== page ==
In reviewing the results of the quantitative research study, a number of study limitations are noted. The first potential limitation identified is the risk of response bias as the sample consisted of women predominantly. This may differ from non-voluntary participants. Further, the sample included a convenience sample which may impact the generalizability of the study. A third identified limitation includes the small sample size with low response rate.

14.               Recommendations

The purpose of the study was to describe the motivational orientation and factors of RNs pursuing doctoral study. In identifying the purpose, the necessity of further research was evident. Replication of this study would provide a means to validate findings from the study through similarities in identified outcomes. The sample size in the present study was small, which necessitates replication of the study to include a larger sampling pool. A second area of further research on this topic is to integrate a qualitative component.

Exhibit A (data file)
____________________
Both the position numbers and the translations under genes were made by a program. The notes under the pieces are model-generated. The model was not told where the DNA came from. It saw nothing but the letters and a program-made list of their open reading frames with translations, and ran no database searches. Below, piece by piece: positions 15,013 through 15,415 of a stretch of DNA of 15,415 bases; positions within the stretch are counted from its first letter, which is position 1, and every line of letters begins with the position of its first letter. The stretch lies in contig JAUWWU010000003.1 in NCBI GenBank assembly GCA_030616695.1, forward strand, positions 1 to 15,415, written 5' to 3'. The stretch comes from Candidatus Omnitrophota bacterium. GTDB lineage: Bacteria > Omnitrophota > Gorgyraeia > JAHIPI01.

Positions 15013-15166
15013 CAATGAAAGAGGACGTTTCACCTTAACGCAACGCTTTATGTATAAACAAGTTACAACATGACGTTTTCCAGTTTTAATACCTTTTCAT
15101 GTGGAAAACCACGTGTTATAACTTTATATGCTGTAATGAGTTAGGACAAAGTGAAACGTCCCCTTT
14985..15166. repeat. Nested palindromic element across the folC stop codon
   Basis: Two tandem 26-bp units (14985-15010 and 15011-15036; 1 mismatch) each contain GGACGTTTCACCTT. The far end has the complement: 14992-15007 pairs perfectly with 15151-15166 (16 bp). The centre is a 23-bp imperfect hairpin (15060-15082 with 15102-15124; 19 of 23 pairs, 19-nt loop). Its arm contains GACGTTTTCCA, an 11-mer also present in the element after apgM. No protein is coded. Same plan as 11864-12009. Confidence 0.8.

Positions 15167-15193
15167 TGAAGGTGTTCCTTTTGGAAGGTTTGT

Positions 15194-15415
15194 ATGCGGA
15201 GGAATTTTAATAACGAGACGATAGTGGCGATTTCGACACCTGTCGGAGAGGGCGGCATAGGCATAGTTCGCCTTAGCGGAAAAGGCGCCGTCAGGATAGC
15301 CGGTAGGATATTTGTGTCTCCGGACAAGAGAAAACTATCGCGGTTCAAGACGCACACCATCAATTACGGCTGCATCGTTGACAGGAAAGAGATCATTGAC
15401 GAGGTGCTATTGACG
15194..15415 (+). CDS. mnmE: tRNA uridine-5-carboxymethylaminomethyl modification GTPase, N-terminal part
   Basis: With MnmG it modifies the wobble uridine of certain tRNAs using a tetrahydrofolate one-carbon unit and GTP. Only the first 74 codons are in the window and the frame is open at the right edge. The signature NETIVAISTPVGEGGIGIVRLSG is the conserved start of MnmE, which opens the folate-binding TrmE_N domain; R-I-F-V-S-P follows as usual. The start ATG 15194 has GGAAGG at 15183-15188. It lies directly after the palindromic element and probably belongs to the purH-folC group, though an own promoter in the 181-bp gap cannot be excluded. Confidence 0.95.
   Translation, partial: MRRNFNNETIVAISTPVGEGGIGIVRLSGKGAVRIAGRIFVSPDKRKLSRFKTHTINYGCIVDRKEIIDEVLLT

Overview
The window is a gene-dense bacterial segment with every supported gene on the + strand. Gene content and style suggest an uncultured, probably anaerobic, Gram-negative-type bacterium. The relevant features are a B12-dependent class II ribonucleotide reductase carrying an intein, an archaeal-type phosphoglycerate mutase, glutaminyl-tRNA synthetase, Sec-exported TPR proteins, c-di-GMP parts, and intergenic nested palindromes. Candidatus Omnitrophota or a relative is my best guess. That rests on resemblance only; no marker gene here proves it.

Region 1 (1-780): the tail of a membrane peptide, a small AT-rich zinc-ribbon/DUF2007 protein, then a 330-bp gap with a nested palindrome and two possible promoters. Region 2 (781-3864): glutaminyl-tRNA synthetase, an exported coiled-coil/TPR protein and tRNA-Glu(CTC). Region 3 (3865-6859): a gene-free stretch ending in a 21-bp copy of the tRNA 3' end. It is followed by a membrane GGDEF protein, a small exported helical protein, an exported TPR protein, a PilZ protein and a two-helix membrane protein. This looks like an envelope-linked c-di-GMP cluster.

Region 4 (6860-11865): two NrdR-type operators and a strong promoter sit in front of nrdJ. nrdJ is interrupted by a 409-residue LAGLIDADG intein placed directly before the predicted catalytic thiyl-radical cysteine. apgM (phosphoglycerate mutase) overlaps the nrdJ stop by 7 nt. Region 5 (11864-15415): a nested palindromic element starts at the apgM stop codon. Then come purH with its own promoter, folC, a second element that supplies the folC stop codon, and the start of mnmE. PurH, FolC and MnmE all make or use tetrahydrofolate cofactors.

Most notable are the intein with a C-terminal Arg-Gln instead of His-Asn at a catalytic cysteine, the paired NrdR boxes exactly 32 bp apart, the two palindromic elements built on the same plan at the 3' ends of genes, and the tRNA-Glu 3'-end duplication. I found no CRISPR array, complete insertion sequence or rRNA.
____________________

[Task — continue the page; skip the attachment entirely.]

15.               Conclusion

The results of this study highlight the motivational orientation and select factors for RNs pursuing doctoral education. An encouraging finding of the study is the innate benefits perceived by RNs in the select programs as reflected in the intrinsically motivated orientation. Insight into the motivational orientation of RNs in pursuit of doctoral degrees is imperative as the commitment to lifelong education is an expectation for nursing professionals in the US and abroad. 

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International Journal of Nursing and Health Care Research